Day 2, CALI conference: Building the Casebook (Gene Koo, John Mayer)

by Paul Maharg on 20/06/2008

Session on the future of the casebook, headed up by Gene and John Mayer, based around the CALI e-Langdell initiative, built on Druple. One of the motives behind this is the attempt to create distributed authorship — more, better, faster. Can it work?

Of course — it’s the open-source, wikipedia model, really. The factors for success include organic communities with a culture of sharing; material that is easy to share and modify, dedicated leadership committed to excellence and openness; and of course technology that works. It takes a rip – mix – learn approach to building the casebook. As to platforms, the project is pretty agnostic – books (the production of which will be cheaper than the normal process of publication), laptops, Kindle, etc.

There were thoughtful questions and issues raised. Reputational issues were key, as were different interpretations of legal issues, and different ways of teaching and learning. John raised the issues of different learning styles and approaches to learning that this method allows.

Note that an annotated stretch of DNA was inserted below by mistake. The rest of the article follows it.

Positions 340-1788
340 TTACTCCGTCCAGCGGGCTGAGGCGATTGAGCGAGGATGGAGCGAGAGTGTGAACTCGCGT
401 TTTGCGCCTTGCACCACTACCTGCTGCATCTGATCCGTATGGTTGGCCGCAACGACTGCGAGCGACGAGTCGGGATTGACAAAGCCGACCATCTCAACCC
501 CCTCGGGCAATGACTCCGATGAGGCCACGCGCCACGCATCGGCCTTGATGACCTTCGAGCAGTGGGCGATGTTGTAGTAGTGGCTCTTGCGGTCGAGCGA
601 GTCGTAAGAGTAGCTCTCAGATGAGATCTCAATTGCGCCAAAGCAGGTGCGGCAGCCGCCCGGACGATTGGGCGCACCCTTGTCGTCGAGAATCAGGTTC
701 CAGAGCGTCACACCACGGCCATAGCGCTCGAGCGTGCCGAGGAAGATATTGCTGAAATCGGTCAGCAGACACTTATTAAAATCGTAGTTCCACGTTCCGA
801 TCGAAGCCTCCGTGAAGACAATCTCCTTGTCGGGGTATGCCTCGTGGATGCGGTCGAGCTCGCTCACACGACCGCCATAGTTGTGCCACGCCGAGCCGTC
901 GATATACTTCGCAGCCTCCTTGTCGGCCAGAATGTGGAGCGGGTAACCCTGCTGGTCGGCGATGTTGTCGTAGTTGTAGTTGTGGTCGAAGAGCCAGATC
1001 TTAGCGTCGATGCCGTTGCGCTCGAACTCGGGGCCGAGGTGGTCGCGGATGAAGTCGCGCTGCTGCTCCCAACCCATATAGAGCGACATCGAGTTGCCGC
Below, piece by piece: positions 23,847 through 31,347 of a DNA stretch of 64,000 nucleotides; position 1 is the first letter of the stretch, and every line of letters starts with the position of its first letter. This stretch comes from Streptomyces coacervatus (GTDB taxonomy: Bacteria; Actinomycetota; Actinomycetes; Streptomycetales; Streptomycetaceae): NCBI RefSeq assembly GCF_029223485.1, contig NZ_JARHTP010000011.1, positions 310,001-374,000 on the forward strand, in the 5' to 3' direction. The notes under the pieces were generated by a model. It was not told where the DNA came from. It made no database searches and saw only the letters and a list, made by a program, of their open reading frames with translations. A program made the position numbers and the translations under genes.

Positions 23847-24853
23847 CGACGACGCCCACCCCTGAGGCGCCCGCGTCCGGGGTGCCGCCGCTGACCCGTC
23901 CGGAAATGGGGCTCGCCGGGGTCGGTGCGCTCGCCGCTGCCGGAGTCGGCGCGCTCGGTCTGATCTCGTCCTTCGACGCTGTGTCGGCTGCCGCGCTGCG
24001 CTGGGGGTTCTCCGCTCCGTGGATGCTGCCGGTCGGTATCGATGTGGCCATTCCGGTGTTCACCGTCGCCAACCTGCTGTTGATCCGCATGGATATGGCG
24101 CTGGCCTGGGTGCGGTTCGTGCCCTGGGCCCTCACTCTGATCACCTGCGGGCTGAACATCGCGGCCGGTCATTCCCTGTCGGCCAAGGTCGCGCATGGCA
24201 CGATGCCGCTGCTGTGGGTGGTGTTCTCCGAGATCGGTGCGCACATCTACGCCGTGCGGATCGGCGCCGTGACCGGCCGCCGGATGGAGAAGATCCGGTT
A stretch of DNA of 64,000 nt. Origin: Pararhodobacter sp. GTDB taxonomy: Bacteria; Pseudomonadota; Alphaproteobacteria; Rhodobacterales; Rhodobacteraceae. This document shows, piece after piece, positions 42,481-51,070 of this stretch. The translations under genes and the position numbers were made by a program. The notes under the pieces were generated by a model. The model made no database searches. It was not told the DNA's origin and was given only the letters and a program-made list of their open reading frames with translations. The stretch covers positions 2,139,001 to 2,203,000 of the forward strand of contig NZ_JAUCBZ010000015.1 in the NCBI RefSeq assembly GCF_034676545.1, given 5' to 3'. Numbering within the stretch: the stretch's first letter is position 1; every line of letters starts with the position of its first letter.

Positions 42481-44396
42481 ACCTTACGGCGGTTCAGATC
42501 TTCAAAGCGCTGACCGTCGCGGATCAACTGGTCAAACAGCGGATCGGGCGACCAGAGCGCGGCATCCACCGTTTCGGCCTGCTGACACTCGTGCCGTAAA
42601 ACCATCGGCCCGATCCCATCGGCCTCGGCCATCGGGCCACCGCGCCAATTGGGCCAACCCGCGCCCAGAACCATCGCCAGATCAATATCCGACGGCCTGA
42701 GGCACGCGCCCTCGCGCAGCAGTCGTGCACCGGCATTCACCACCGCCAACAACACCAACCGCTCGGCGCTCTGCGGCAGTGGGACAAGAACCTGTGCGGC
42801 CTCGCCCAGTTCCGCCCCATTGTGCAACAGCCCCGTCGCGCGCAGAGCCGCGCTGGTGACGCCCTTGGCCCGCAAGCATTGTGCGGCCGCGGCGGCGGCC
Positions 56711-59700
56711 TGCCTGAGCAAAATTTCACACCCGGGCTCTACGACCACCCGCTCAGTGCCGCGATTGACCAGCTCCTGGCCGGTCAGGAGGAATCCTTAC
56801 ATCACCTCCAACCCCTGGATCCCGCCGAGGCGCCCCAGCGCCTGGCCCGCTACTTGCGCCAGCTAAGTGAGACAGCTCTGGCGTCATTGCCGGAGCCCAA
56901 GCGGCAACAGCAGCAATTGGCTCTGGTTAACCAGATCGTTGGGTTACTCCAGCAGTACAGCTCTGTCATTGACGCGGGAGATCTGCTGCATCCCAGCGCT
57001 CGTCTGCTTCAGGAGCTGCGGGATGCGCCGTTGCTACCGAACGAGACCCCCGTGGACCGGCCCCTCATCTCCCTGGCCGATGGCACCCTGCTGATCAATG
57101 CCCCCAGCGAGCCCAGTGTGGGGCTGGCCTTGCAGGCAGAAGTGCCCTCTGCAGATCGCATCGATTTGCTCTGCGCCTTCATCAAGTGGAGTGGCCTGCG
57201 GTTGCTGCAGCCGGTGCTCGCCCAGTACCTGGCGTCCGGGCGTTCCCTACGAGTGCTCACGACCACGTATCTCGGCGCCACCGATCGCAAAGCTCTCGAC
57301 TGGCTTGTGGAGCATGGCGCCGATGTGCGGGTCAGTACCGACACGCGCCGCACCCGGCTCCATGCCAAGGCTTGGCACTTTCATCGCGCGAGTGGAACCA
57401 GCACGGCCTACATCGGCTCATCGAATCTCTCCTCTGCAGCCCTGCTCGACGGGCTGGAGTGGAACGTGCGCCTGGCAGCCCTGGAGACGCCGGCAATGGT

Key question — what reward? Gene commented that it makes it easier to teach; and a recognition system is built into the approach, so that use of resources can be counted, as per SSRN. Gene’s idea of the ‘negative space’ around a casebook is interesting — the sense that something is missing from a casebook, that as teachers we would like to see there. And that of course is a motivation too.

But of course the e-Langdell approach can go well beyond the book — Patrick Wiseman’s session, earlier, shows that homegrown, individual syllabi are powerful teaching & learning tools. How much more powerful to have a community approach to this? I said earlier in my blog posting that Patrick showed how important evolution was to content development. Let me qualify that earlier comment by pointing out that a community approach can of course speed up the process exponentially…

How about taxonomic approaches? The taxonomy would be that of the CALI sessions plus a tagging system as per web 2.0 apps. Neat solution, because the latter will encourage community use.

Monetising was a problem for one delegate, whose institution worked with court feeds and AV, and marketed to firms (if I’ve got that right).

Tough questions, great answers. I think the approach has a lot going for it, not just in the US but the UK as well. We have similar needs in our teaching resources.

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